Printed from

Google's Eric Schmidt: NSA data-center spying 'outrageous,' 'not OK'

updated 12:53 pm EST, Mon November 4, 2013

Search giant registers complaints with NSA, Obama

Google executive chairman Eric Schmidt has spoken out against the National Security Agency, arguing that spying activities on data centers are "outrageous" and "not OK," according to an interview with the Wall Street Journal (sub. required). The executive further suggests that collecting phone records on 320 million people in an attempt to identify "roughly 300 people" is also "bad public policy ... and perhaps illegal."

"It's really outrageous that the National Security Agency was looking between the Google data centers, if that's true," Schmidt said. "The steps that the organization was willing to do without good judgment to pursue its mission and potentially violate people's privacy, it's not OK."

The comments represent a further escalation in public criticism from companies that have been named in leaks from former NSA employee Edward Snowden. Recent reports claim the NSA and its UK partners successfully intercepted information sent to and from global data centers owned by Google and Yahoo, allegedly without the companies' permission or knowledge.

"There clearly are cases where evil people exist, but you don't have to violate the privacy of every single citizen of America to find them," Schmidt added.

The company has reportedly submitted formal complaints with the NSA, President Barack Obama and members of the US Congress. The NSA has defended its actions, claiming that it "conducts all of its activities in accordance with applicable laws, regulations, and policies" with methods that protect the privacy of US citizens.

By Electronista Staff
Post tools:




  1. jameshays

    Fresh-Faced Recruit

    Joined: 03-10-03

    Isn't this the same guy that stated that people don't require privacy any more? Maybe that was facebook. There's too many privacy pimps these days.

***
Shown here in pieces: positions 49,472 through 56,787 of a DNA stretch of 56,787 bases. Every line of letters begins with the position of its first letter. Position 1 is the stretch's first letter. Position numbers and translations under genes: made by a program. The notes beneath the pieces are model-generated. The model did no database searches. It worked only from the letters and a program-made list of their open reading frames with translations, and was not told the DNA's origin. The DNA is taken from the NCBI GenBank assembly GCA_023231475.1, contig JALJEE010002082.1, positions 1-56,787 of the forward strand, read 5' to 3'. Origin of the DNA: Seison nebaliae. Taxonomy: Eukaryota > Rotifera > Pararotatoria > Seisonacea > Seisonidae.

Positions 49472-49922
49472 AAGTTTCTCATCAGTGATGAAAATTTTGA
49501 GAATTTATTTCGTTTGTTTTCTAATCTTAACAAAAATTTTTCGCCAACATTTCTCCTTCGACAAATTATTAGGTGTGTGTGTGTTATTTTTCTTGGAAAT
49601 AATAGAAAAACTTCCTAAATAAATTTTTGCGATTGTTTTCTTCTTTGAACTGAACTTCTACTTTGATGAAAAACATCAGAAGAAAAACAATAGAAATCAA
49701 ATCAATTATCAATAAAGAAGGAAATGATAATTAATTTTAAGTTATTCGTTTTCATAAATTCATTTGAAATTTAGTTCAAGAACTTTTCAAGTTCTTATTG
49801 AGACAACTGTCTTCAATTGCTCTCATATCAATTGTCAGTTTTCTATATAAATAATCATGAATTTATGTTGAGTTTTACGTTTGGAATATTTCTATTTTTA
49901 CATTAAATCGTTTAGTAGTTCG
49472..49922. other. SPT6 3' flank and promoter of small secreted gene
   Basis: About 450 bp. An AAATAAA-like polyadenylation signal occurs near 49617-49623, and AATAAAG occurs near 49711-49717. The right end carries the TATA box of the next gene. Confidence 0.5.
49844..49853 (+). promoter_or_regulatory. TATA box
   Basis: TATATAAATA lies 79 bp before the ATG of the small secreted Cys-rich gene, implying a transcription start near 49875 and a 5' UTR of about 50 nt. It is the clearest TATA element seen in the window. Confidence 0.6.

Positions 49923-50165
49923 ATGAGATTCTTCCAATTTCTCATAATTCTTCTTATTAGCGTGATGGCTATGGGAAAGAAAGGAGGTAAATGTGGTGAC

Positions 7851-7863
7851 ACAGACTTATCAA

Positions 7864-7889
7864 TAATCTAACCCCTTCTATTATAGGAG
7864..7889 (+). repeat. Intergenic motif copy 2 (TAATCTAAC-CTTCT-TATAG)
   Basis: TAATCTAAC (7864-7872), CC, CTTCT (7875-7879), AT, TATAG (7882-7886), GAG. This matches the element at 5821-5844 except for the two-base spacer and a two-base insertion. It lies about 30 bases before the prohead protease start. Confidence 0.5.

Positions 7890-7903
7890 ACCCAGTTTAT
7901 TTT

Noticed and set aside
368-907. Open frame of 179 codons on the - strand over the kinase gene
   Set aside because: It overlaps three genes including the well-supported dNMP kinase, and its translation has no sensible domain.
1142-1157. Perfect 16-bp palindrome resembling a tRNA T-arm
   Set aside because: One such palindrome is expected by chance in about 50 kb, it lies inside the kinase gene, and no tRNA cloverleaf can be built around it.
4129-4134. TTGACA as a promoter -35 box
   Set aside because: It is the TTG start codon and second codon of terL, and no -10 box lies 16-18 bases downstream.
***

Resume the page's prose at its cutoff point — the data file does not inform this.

1. Charles Martin

    MacNN Editor

    Joined: 08-04-01

    Google doesn't like competition, apparently.

  1. wrenchy

    Forum Regular

    Joined: 11-03-09

    Originally Posted by chas_mView Post

    Google doesn't like competition, apparently.

    chas_m, even a tool like yourself knows there is a difference between anonymous gathering of cookies for the purpose of advertising as opposed to gathering of emails, phone calls/records for the purpose of "identifying" and tracking certain personnel.

    You Americans have bigger concerns than El Goog pushing ads for what favorite restaurant you like to eat at or your favorite handbags you like to use when dressing up in drag.

  1. hayesk

    Professional Poster

    Joined: 09-17-99

    wrenchy, even a tool like yourself knows there is a difference between a joke and serious commentary. And last time I checked, chas_m wasn't American, though I could be wrong.

  1. mac_in_tosh

    Junior Member

    Joined: 12-14-11

    wrenchy: Of course there is a difference between gathering of cookies for purposes of advertising and what the NSA is doing. But the point is that Google is not always up front about what it does (such as collecting information or ordering of search results) so their outrage is a bit misplaced.

  1. nowwhatareyoulookingat

    Fresh-Faced Recruit

    Joined: 07-13-09

    How dare they use mass-warrants to get our data. They should pay retail rates just like everybody else!

Login Here

Not a member of the MacNN forums? Register now for free.


Network Headlines


Most Popular


Recent Reviews

Seagate Wireless

It seems like no matter how much internal storage is included today's mobile devices, we, as users, will always find a way to fill the ...

Lenovo Yoga Tablet 2 (Android, 10.1-inch)

Lenovo is building a bigger name for itself year after year, including its devices expanding beyond desktop computers. The company's l ...

Brother HL-L8250CDN Color Laser Printer

When it comes to selecting a printer, the process is not exactly something most people put a lot of thought into. Printers are often t ...



Most Commented


Popular News